- Pediatrician gets death threats after pro-vaccine TikTok video Monday 9:37 PM
- This Australia-themed dildo is raising money to fight the bushfires Monday 8:26 PM
- Influencers say they’ve received unwanted sexual solicitations worth thousands Monday 7:39 PM
- Pregnant woman masterfully trolls gender-obsessed relative Monday 3:05 PM
- HBO’s ‘Curb Your Enthusiasm’ returns from a 2-year break with brand new ways to make you cringe Monday 3:00 PM
- Far-right accused of impersonating antifa online to encourage violence at Richmond rally Monday 1:59 PM
- Second Amendment protesters defend gun rights with truly terrible signs Monday 12:52 PM
- David Lynch surprises fans by dropping Netflix short out of the blue Monday 12:29 PM
- Poop-focused parody of Kent State Gun Girl sparks conservative ire Monday 11:58 AM
- 6-year-old raises $250K for Australian bushfires by making clay koalas Monday 11:31 AM
- What you need to know about Clearview AI and its facial recognition app Monday 10:36 AM
- Apple TV+ gets its first SAG Award while Netflix and Amazon nab 2 each Monday 10:07 AM
- Facebook apologizes for translating Chinese president’s name to ‘Mr. Sh*thole’ Monday 9:45 AM
- New York Times endorses Klobarren for president Monday 8:45 AM
- 6 gift cards that make for the most thoughtful Valentine’s Day gift ideas Monday 8:16 AM
Comcast rep lied to customer about data caps being ‘mandated by the law’
What is this support rep talking about?
“I called in to cancel my Comcast Internet service after being charged $120 in overage charges and the rep told me that every internet provider has data caps and that they are required by law,” Robby, who goes by robsonic 2 on Reddit, wrote on the site on Thursday. “I’m awfully glad that I no longer have to deal with them, after eight months of calling in multiple times per month to try and get my bill fixed.”
After the Comcast agent makes the false claim on the call, Robby can be heard laughing and telling the agent that he is wrong.
Robby shared the full recording of his Feb. 18 support call with the Daily Dot. He wrote in an email, “The phone call did not get what I needed done, so I had to drive up to my local Comcast office and get them to shut it off immediately like I asked for over the phone.”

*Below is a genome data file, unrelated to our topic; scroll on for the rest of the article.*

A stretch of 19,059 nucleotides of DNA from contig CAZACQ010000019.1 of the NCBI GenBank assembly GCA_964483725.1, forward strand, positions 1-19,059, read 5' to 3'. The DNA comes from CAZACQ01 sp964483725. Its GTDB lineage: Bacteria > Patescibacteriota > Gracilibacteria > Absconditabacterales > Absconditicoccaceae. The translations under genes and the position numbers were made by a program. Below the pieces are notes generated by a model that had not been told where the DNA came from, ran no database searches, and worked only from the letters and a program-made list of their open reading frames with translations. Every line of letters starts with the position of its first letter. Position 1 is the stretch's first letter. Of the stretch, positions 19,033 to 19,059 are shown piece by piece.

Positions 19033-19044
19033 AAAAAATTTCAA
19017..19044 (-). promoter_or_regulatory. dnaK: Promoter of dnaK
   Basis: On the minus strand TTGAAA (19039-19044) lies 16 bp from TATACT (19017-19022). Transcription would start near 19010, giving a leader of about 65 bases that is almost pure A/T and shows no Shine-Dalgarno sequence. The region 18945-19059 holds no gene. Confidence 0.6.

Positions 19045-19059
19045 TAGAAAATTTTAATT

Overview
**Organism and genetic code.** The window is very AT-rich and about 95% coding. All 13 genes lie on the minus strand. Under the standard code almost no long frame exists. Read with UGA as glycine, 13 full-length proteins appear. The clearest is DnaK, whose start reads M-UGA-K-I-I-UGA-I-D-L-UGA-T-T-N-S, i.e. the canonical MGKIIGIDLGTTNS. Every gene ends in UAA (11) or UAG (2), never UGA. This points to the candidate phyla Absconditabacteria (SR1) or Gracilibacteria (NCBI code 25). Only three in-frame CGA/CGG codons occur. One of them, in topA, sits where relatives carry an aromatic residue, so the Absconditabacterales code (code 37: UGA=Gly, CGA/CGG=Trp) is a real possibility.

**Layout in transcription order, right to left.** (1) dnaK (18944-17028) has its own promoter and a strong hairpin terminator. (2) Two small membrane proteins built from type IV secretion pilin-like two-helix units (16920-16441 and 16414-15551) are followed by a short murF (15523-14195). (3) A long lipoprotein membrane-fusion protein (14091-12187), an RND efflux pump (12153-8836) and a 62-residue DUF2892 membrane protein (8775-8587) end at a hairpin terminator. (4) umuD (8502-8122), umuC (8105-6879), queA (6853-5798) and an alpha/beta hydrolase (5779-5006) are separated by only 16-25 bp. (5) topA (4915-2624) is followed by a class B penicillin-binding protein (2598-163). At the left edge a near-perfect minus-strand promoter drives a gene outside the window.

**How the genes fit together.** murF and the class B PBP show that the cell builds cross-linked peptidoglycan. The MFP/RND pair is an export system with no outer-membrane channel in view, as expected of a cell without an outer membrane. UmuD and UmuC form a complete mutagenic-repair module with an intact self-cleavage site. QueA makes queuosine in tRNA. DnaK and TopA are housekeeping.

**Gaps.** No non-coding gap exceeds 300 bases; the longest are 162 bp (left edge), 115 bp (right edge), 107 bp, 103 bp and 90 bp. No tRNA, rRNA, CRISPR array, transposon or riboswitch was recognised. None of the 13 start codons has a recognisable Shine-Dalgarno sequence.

In a statement to the Daily Dot, Comcast acknowledged that the representative to whom Robby spoke was not telling him the truth.
“This representative is wrong,” a Comcast spokesperson wrote in the emailed statement. “There is no law requiring ISPs ‘to have data caps,’ and Comcast discontinued having a cap in May 2012. We are currently conducting trials of a more flexible data usage plan in a small number of markets, and this representative’s statements are not consistent with the training and messaging we provide. We will work to retrain this representative and will reach out to the customer to clarify this information.”
Internet service providers implement data caps to discourage customers from using large amounts of network bandwidth. The companies argue that this helps prevent network congestion, which would be detrimental to the majority of their users in an affected area. In recent years, however, data caps have come under scrutiny for the often capricious ways in which they are applied, leading to intense criticism from consumer watchdog groups and some members of Congress.
“Caps should not just be a way for Internet providers to extract monopoly rents,” the New York Times editorial board declared in July 2011, referring to the use of data caps in areas with little or no broadband competition.
Sen. Ron Wyden (D-Ore.), one of Congress’ leading consumer-rights advocates, introduced a bill in December 2012 to restrict the circumstances in which ISPs could implement data caps. In announcing the Data Cap Integrity Act, Wyden said, “Data caps create challenges for consumers and run the risk of undermining innovation in the digital economy if they are imposed bluntly and not designed to truly manage network congestion.”
There seems to be no end to the unforced errors that have made Comcast one of the most hated companies in America. It has infuriated consumers by unfairly billing them, getting them fired for complaining, paying op-ed writers to oppose net neutrality, and, most recently, naming its customers things like “Asshole Brown,” “Super Bitch,” and “whore.”
Illustration by Max Fleishman
Eric Geller is a politics reporter who focuses on cybersecurity, surveillance, encryption, and privacy. A former staff writer at the Daily Dot, Geller joined Politico in June 2016, where he's focused on policymaking at the White House, the Justice Department, the State Department, and the Commerce Department.